Many fuming over smokers buying cigarettes with ‘welfare’ money - 434 responses

Jul 12, 2012

Few things get people as fired up as cigarette smoking, but a majority of Granite Staters seem to agree on at least one thing: If you're one of the estimated 17 percent of New Hampshire residents who smoke, do it on your own dime.

Prompted by the headline-grabbing dismissal of an Antrim convenience store clerk who refused to allow a customer to buy cigarettes with an Electronic Benefits Transfer (EBT) card, we asked our Facebook followers whether New Hampshire should change the law, which allows such purchases.

Like a debit card that accesses money from a bank account, the EBT system lets government aid recipients use their EBT card to buy products. In addition to food aid via the Supplemental Nutrition Assistance Program (formerly known as food stamps), EBT cards also afford access to cash benefits via the Temporary Assistance for Needy Families program. The latter program is what enables the purchase of non-food items -- including alcohol and cigarettes.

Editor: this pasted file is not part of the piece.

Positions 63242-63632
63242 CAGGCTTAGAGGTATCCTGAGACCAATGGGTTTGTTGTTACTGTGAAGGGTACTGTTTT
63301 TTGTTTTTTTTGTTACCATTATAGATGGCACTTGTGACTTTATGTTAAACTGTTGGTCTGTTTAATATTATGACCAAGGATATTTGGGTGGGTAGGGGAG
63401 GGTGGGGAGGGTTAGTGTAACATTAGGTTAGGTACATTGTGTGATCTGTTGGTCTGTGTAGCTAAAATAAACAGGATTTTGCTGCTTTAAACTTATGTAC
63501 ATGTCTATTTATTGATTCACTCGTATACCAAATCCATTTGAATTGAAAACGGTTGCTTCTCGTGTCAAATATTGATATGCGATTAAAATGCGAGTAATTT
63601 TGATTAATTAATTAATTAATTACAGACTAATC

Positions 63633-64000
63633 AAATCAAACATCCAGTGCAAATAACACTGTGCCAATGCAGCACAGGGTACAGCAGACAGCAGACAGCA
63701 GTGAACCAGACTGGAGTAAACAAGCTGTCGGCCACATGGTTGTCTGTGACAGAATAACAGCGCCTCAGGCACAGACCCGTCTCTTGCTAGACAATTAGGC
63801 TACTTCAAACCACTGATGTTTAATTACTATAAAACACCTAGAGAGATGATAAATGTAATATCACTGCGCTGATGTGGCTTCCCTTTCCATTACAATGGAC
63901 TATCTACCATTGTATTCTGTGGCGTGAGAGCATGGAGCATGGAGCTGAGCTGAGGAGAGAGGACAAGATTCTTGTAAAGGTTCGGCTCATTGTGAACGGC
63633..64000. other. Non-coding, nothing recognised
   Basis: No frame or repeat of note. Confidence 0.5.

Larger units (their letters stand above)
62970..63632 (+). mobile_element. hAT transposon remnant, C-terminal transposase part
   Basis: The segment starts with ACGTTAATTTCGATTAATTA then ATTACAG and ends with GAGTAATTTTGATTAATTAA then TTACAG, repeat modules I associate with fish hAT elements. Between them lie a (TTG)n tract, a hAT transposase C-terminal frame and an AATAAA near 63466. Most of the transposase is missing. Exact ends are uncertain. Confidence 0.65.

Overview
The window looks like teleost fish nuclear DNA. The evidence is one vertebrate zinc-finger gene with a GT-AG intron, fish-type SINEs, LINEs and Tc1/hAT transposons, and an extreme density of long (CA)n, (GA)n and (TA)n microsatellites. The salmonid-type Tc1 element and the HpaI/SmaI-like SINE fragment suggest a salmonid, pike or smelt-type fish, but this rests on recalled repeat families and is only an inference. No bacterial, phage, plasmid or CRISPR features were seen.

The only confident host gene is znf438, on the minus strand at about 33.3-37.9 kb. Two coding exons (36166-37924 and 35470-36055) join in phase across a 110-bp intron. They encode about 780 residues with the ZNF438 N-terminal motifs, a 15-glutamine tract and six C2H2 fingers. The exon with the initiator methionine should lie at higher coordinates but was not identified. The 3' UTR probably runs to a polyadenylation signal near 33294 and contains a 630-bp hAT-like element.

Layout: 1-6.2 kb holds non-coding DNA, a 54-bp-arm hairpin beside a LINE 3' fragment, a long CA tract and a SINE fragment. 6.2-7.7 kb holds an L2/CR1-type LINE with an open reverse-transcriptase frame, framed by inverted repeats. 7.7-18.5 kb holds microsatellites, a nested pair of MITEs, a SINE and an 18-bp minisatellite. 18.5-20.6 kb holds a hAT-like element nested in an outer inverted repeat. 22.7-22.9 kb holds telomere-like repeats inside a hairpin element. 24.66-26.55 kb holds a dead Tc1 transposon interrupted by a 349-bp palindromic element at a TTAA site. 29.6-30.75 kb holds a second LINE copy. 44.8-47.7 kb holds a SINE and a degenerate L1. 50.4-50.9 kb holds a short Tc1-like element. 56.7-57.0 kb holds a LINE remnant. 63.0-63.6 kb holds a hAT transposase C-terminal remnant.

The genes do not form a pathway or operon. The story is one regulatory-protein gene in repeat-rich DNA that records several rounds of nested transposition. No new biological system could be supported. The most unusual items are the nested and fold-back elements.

To our question "Should NH continue to allow the purchase of beer and cigarettes with EBT cards?" as of July 5, 2012, we had received a record-breaking 434 total responses, including 113 concurrences (or "likes," in Facebook parlance) and 321 comments from 224 respondents. By a ratio of nearly 9-to-1, our Facebook followers said it's time to change the law to bar the purchase of alcohol and cigarettes with EBT cards. Of the total of unique responses, 176 (or 79.6 percent) endorsed changing the law, while only 20 (8.9 percent) favor the status quo. 

One respondent typical of the majority wrote: "Food is a necessity, alcohol and tobacco are not. ... Paying for any nonessential items takes resources away from where they are really needed."

Another 77 respondents were judged off-topic or expressing an impossible-to-discern opinion.

The aforementioned findings are not scientific, but more akin to citizen testimony, where respondents are (to the greatest extent possible) identifiable by their real names. As New Hampshire's Town Hall, the LFDA is free and open to all, offering a unique and important mechanism for more than 10,000 community members to express their views.
And, while public officials are guided by their own perspectives on the issues, it's clear the majority of New Hampshire citizens are burned up about people buying alcohol and cigarettes with EBT cards.

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